Wednesday, November 2, 2022

Cauldron of Creativity, or the Early Days of RPGs: The Movies and Television

   The crew on my Discord have been asking me to talk about the culture of the early days of the RPG hobby. While I started relatively late (only began playing in '77 and didn't start DMing until '79) I am very much part of that First Wave and, as a Gen Xer, was definitely in the culture.

  This is going to be bounding around a little bit between TV, movies, movies on TV, the dawn of the VCR age, etc. but I will try to focus on '75 - '84.

  TV was rather different then and I find it hard to explain to my own children who grew up with cable and on-demand and are now in the age of streaming services. In general unless you had access to an independent station you got what everyone else got - I Love Lucy, Brady Bunch, Gilligan's Island, Saturday morning cartoons, and so on. I was lucky enough to live within range of Channel 4 out of Indianapolis and had access to their indie shows like Science Fiction Theater, Horror Theater, and (of course) Sammy Terry! So before I got to RPGs I had seen all the classic Universal horror films, all the Godzilla movies of the day, and a ton of Hammer horror, to boot. This background stuff is more important than you think. For example, the description of a vampire's abilities obviously draws on Hammer horror films at least a little.

  The theater movies that were current or coming to TV at the time were certainly something that influenced the games I was part of or knew about. A memory that came to me as I was writing this was how I visualized the very first dungeon I went into as being like the ship in The Poseidon Adventure after it capsized; strange, threatening, and full of things that could kill you. The Omen and The Exorcist were certainly influential and I remember one of the first cleric PCs I saw, run by an adult, was named Father Karras.

  But the big names in the room of movies in that era were the blockbusters and the cult films. 1975 was the year Jaws came out, and that film is a horror film that taught a lot of young dungeon masters that less was more - keep that monster in the shadows, behind the trees, around that next corner, and let the players' own imaginations terrify them. 1975 was also The Rocky Horror Picture Show a cult film that starts as horror but turns out to be science fiction, shredding genre limits (and being goofy fun).1976 had King Kong, a big monster film and inspiration for at least one module, of course. But it also had In Search of Noah's Ark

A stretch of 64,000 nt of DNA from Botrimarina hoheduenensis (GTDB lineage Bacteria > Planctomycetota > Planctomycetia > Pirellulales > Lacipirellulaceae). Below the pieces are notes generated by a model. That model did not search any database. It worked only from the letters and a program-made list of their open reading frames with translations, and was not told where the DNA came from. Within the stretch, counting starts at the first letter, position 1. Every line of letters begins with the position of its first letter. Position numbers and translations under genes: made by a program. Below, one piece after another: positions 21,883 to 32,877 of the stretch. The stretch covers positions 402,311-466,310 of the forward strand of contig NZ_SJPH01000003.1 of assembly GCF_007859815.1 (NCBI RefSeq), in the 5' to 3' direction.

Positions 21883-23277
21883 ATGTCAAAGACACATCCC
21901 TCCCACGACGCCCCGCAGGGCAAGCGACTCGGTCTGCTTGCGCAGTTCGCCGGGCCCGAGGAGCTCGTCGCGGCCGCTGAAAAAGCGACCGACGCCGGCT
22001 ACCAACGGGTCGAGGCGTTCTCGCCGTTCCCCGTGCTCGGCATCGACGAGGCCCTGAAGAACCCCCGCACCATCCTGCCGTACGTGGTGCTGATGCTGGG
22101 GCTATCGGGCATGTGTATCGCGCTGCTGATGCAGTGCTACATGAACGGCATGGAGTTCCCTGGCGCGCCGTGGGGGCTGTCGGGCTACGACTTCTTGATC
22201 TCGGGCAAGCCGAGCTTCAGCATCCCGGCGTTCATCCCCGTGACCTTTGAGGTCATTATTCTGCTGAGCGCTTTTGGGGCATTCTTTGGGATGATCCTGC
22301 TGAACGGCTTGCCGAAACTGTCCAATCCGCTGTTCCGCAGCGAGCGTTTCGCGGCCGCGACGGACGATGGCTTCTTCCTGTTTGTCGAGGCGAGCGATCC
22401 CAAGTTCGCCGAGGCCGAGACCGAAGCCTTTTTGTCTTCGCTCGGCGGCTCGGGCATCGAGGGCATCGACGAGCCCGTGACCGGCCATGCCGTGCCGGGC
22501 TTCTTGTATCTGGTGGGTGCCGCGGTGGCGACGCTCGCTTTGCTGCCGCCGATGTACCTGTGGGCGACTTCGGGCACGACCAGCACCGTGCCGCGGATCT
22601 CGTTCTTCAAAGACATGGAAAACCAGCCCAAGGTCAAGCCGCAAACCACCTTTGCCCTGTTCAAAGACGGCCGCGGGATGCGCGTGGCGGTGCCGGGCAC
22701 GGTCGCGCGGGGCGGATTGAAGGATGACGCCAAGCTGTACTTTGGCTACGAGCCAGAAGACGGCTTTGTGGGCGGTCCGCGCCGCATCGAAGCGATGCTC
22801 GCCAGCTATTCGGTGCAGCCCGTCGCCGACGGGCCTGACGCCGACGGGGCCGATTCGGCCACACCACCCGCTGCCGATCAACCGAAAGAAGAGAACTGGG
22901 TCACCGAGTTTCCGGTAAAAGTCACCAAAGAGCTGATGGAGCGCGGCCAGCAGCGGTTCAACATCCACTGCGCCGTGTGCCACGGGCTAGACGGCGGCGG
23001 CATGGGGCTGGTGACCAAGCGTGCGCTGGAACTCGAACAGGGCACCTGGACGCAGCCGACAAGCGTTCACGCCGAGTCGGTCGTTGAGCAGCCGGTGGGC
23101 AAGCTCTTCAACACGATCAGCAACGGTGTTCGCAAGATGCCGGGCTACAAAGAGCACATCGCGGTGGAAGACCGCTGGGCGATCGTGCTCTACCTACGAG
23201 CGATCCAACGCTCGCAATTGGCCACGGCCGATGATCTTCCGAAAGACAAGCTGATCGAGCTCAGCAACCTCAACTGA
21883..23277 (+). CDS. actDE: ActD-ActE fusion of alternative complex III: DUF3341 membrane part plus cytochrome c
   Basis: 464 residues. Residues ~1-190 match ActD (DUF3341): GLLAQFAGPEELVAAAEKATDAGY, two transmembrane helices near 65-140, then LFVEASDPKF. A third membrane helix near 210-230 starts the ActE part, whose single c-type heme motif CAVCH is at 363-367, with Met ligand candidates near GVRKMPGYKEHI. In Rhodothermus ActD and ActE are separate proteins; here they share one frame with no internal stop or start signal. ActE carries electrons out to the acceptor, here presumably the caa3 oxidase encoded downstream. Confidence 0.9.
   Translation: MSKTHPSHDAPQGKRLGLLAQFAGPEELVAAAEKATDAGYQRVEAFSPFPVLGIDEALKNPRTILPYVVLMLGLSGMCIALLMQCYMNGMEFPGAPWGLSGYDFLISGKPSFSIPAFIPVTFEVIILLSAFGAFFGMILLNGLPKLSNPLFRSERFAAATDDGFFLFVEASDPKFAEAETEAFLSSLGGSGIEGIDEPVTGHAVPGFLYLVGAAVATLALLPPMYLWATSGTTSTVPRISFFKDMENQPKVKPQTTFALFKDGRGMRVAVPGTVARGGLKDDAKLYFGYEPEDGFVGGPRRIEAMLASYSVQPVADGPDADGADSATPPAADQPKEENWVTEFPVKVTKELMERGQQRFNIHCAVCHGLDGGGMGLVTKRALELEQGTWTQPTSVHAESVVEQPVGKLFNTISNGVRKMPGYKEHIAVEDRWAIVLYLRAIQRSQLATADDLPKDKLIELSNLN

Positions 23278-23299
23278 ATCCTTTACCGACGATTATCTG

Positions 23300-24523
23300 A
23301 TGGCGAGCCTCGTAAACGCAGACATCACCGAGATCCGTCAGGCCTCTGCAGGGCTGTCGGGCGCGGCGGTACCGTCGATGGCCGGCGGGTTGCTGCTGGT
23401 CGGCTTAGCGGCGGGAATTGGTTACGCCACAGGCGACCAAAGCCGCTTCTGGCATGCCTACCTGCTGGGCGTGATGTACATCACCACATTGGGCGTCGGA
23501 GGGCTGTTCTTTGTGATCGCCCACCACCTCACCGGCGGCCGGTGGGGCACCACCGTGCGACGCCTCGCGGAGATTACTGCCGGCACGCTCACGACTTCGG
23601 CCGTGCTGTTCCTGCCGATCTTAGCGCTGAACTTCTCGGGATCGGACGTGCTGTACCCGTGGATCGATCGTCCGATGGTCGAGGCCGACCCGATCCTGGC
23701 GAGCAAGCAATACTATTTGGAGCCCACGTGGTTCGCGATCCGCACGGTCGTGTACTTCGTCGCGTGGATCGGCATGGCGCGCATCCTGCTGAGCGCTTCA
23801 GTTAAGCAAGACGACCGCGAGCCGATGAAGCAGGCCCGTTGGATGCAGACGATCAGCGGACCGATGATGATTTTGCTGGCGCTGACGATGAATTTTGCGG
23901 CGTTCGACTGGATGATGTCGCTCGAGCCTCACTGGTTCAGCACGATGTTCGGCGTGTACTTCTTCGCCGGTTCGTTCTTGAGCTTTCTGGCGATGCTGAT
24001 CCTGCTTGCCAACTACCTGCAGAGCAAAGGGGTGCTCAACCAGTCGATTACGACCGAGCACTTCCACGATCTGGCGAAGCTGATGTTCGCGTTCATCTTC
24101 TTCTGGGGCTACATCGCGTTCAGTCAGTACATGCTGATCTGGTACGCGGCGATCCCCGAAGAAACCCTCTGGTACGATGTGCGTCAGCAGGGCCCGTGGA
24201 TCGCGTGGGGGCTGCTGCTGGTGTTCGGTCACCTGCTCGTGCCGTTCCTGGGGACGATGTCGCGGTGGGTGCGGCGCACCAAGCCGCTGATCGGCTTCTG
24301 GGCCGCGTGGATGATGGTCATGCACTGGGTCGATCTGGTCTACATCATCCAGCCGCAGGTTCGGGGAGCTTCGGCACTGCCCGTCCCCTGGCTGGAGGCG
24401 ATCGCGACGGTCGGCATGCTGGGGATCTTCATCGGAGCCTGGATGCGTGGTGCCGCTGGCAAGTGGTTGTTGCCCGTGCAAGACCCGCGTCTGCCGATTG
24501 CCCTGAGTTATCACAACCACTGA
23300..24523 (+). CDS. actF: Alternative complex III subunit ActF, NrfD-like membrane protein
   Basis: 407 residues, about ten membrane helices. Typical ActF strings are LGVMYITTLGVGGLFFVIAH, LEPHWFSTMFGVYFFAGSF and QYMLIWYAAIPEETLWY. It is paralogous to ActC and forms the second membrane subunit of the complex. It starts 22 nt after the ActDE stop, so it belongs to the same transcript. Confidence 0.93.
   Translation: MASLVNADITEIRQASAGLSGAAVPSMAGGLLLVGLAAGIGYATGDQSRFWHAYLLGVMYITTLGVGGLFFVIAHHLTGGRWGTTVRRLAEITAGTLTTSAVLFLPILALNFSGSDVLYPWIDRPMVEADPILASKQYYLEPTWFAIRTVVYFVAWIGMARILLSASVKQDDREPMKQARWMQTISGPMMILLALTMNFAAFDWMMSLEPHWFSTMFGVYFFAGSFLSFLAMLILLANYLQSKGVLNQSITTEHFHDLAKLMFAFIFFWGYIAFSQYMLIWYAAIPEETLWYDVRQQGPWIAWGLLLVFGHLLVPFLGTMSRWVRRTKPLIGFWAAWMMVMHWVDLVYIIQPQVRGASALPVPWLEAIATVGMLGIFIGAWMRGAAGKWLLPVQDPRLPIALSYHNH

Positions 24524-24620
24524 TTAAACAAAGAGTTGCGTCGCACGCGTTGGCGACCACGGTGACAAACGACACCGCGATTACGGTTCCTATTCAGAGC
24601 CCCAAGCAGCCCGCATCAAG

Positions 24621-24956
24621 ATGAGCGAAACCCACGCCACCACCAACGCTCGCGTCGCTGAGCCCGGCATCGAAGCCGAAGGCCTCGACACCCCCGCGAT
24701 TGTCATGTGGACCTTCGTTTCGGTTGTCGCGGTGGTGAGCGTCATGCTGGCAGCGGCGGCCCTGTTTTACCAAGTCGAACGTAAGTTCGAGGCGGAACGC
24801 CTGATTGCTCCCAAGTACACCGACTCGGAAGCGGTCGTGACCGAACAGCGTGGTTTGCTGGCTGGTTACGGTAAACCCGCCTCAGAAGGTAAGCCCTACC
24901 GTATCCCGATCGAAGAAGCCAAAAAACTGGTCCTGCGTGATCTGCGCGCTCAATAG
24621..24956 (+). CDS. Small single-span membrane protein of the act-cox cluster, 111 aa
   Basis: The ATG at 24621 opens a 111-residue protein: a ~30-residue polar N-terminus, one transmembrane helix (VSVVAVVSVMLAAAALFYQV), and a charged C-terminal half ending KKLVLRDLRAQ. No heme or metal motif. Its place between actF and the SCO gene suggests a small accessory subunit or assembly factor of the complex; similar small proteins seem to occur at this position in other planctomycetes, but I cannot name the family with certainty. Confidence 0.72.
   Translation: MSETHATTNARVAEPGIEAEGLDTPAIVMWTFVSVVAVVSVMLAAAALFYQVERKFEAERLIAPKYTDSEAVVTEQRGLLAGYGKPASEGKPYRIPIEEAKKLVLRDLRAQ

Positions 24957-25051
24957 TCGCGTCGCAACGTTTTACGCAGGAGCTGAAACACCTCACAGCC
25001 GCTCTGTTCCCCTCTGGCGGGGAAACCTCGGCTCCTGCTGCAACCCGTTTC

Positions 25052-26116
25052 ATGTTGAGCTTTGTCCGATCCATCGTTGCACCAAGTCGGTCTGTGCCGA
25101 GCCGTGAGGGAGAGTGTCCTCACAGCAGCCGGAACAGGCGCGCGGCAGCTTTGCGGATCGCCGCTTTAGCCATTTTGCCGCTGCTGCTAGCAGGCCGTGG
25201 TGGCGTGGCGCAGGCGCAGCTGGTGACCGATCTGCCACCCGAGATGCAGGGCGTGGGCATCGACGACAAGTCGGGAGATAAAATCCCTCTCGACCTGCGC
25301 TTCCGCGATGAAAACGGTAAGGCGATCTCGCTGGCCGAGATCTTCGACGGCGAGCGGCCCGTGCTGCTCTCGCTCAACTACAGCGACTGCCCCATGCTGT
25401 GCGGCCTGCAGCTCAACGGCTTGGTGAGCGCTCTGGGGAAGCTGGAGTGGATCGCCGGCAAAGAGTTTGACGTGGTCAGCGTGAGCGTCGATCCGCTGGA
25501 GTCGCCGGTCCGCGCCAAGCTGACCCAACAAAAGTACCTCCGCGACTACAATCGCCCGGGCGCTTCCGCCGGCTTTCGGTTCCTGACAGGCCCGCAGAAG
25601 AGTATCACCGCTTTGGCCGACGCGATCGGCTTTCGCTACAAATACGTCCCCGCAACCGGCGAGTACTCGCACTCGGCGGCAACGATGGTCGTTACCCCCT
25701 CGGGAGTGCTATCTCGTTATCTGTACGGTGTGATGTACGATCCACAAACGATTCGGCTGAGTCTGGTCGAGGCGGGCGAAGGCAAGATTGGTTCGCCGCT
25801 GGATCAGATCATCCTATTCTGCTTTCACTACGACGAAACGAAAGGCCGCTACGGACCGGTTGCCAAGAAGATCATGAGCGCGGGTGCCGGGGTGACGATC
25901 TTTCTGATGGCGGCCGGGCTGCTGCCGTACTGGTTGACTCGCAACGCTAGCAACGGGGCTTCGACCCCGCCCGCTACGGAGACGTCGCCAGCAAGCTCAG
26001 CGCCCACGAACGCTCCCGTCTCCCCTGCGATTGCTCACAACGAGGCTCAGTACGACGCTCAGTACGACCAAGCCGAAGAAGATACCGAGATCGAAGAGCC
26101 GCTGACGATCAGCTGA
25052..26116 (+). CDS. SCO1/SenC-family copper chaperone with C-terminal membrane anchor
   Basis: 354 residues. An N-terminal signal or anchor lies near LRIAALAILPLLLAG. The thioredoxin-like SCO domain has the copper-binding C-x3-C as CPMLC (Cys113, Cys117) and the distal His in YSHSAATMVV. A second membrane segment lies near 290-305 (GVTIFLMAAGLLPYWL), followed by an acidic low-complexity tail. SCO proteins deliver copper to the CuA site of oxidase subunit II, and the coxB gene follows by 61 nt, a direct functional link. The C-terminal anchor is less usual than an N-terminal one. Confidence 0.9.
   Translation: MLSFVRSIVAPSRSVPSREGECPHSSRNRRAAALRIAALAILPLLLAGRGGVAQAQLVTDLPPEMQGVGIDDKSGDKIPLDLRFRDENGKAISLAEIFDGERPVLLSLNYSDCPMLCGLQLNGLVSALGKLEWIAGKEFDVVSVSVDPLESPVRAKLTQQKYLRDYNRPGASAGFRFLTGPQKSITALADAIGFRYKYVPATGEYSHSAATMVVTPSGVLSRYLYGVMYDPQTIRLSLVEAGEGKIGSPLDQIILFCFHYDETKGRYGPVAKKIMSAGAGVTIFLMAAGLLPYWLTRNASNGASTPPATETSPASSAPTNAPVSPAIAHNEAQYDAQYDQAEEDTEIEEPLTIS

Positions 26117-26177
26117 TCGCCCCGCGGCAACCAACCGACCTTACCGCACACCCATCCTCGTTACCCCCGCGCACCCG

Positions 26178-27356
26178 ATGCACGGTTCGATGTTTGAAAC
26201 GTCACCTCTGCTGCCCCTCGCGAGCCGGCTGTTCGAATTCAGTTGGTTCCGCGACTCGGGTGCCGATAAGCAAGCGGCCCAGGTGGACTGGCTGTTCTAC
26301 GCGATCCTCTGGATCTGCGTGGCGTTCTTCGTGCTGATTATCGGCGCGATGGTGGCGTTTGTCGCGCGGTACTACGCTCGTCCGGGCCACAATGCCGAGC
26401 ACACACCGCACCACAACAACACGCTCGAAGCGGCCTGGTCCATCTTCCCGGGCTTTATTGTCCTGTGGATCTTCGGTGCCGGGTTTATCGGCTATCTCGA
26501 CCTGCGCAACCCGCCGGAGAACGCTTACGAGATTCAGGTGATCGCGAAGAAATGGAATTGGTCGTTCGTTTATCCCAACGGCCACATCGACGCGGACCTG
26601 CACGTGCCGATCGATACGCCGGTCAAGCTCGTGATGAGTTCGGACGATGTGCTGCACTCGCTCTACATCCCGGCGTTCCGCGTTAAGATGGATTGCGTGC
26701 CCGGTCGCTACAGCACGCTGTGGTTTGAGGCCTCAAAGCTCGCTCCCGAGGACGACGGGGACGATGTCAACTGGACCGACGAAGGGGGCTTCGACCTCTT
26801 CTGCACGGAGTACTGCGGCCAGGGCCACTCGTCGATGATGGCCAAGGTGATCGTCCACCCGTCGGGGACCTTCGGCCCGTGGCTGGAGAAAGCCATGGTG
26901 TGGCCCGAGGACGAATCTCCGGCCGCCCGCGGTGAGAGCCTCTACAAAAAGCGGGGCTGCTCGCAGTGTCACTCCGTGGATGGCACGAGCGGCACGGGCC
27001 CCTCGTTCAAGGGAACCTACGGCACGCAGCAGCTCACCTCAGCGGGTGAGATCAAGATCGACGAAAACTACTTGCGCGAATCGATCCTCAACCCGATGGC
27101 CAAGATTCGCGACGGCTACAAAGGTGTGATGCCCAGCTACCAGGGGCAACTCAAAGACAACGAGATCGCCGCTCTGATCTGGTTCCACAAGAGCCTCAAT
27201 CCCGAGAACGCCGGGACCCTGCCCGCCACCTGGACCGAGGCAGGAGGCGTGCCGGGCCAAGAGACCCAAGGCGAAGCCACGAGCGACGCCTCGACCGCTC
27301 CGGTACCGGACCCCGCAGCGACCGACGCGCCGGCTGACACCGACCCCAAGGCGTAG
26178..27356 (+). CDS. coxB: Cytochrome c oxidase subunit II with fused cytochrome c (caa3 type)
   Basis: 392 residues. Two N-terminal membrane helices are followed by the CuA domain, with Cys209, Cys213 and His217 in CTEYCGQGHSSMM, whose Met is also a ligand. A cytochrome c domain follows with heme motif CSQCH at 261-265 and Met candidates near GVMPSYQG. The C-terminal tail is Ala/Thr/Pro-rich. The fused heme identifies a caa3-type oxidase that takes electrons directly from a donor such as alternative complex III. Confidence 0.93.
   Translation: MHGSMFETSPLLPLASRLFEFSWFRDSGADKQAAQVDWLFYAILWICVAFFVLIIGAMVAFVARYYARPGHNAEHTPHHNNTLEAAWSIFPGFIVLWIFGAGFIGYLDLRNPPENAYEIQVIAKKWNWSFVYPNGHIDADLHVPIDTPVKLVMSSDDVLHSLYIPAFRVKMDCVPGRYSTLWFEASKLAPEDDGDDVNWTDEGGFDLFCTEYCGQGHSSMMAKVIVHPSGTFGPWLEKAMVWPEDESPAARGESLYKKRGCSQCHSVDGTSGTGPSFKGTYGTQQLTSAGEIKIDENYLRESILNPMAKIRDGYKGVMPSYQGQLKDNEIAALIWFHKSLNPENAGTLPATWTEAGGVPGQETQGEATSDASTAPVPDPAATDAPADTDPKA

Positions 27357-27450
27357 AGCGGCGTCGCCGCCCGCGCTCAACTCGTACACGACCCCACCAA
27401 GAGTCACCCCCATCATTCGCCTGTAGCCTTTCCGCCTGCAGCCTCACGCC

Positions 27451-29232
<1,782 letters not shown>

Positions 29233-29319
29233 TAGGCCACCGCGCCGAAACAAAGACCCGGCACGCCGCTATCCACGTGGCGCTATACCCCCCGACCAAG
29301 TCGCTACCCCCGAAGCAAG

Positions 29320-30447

Yes, In Search of Noah's Ark. Never heard of it? It is based on a book theorizing about where Noah's Ark came to rest (no, really!) and, brace yourselves - It out earned The Missouri Breaks, Midway. Marathon Man, and Carrie. But stuff like that, Chariots of the Gods, films about Nostradamus, documentaries on Bigfoot, UFOs - they were all very popular so secret histories, conspiracy theories, alien invaders, and so on were certainly part of general culture and the bleed over into gaming was massive. 

    1977 was a big year with Star Wars and Close Encounters of the Third Kind both being incredibly popular all over the world. But you also had Planet of the Dinosaurs, Damnation Alley, Island of Dr Moreau, The People that Time Forgot, and Wizards, all that same year! A ton of science fiction, and that really impacted gaming, especially since Traveller came out that year, too, perfectly timed to be the science fiction RPG of the old school. That was also the year of Sinbad and the Eye of the Tiger, a great D&D movie if there ever was one.

  So you can see, just as the Monster Manual was hitting shelves and ushering in AD&D 1e the overall culture was neck-deep in science fiction, fantasy, and gonzo films and TV.  As AD&D was released slowly from 1977 through 1986 [yes - really] the initial RPG explosion that gave us everything from Traveller to Rolemaster to WEG Star Wars and so on we also had the VCR explosion that was essentially ubiquitous by 1982.